The Price of Free E-Mail Rises
An Internet Age update to the truism "there is no such thing as a free lunch" might be that there is no (longer) such a thing as a free e-mail account.
The cost of a free e-mail account is on the rise. Two of the Internet's largest free Web e-mail providers, Yahoo and Microsoft's Hotmail, have quietly added fee services to their e-mail offerings. At the same time, both companies have also cut back the number of free Web e-mail perks. They are not alone.
Mail.com, recently bought by Net2Phone, is pushing a number of "premium services" to its 3 million users. For example, you can get POP3 access to your e-mail from a software client such as Outlook for $3.95 monthly, and e-mail forwarding for $2.95 per month. Net2Phone won't say whether its free services are losing money. Last August, free Web mail provider USA.net simply gave its 7 million free e-mail customers an ultimatum: Pay $50 a year or kiss your account goodbye.
Free Web e-mail isn't likely to
Potentially affected are Internet users who depend on some 150 million free Web-based e-mail accounts, as estimated by market researchers at IDC.
It's another example of the new Net economy, as dot coms seek new sources of revenue. Online advertising and
"The trick is to make your e-mail product barely functional enough to use and then pile on a bunch of low-cost premium services to get [the user] to upgrade," Ferris says.
Microsoft appears to be the most aggressive marketer of premium services. If you're a Hotmail user who hasn't checked your Hotmail e-mail in the past month, you've likely
Of course, Microsoft offers an option: Pay $19.95 a year for MSN Extra Storage, which includes 10MB of storage for e-mail and 27MB of Web space on MSN Communities sites, and your Hotmail address and account won't expire after 30 days of inactivity.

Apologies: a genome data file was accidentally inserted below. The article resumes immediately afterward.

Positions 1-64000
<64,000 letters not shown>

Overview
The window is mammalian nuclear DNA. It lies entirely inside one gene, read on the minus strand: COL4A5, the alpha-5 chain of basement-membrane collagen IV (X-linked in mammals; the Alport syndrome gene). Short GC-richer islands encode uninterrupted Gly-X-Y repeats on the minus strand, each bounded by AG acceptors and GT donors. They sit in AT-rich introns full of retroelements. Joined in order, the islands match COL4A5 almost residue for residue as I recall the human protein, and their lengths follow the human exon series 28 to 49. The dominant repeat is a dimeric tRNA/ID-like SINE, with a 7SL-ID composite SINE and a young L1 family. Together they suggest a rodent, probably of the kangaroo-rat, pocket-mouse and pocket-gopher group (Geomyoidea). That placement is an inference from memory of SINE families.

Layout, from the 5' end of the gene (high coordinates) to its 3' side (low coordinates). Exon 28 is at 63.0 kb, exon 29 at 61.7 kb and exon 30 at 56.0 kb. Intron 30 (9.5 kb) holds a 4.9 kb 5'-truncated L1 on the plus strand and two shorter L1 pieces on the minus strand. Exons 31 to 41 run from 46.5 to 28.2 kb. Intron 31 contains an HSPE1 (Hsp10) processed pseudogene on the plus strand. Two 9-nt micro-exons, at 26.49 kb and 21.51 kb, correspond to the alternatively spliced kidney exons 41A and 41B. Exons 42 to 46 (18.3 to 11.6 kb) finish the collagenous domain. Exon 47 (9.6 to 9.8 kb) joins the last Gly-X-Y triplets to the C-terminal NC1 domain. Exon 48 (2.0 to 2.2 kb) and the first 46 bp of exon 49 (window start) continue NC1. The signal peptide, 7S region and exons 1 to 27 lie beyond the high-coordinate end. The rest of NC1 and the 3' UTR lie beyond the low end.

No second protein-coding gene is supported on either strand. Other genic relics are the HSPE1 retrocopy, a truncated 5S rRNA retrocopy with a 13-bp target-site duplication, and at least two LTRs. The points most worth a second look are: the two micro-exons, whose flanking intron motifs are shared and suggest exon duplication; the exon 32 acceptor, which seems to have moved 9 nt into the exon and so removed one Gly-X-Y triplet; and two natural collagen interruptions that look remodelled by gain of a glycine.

Yahoo recently rolled back its e-mail storage limit from 6MB down to 4MB. Then it began offering upgrades to its e-mail service starting at $9.99 a year for 10MB of storage. Last fall, Yahoo introduced a
Yahoo still offers a host of free features, including virus checking, e-mail forwarding, and spam filters. To use services like forwarding, you must allow Yahoo to e-mail you advertisements at least once a week. But you'd better check your mail at least once every three months; after three months of inactivity, you'll have to reenter your registration information to reactivate your account.
Fees are still the exception, not the rule, among Web e-mail proprietors. Free Web e-mail accounts are far from scarce. But vendors and analysts see continuing trends of more consolidation among services, and imposition of fees for customers using anything more than a bare-bones e-mail account.
"A lot of companies are watching us closely," says Danette Lopez, a USA.net spokesperson. She won't say how many of USA.net's former free Web mail customers now pay $50 yearly. But she claims 200 people sign up each month for its for-pay e-mail service.
Many Internet companies instituted Web e-mail as a loss leader, to draw customers to the site. Companies offered free e-mail as a way to grow a base of loyal customers, and planned to make money by selling banner ads and sending customers targeted e-mail messages. But meaningful revenues from banner ads and spam have yet to materialize. Companies are being forced to cut freebies and start charging.
For cheapskates, paying for e-mail may never be an acceptable option. The good news is that free basic e-mail services are still available at no charge from the likes of AOL subsidiary Netscape and IWon's Excite.com.
Excite.com even offers free features like e-mail auto-reply and forwarding (for which Mail.com charges). The downside is that you may have little recourse if something goes wrong with the forwarding, or if your provider goes out of business.
For example, Excite.com's free e-mail service still seems to be suffering problems related to the ownership transition from Excite@Home to IWon's network. Some users complain that they cannot access their Excite.com e-mail. Worse, a test e-mail we sent to a theoretically valid Excite.com e-mail account was returned "user unknown."
Paying a small fee for a reliable e-mail service might be worthwhile if you're tired of sending your friends and colleagues a change of e-mail addresses every time you switch jobs or your ISP changes.
Consider the number of recent ISP
"No one ever wants to switch their e-mail address," says Tim Dolan, spokesperson for
On that note, the good news is that e-mail spam filters at Yahoo and Hotmail are still free--for now.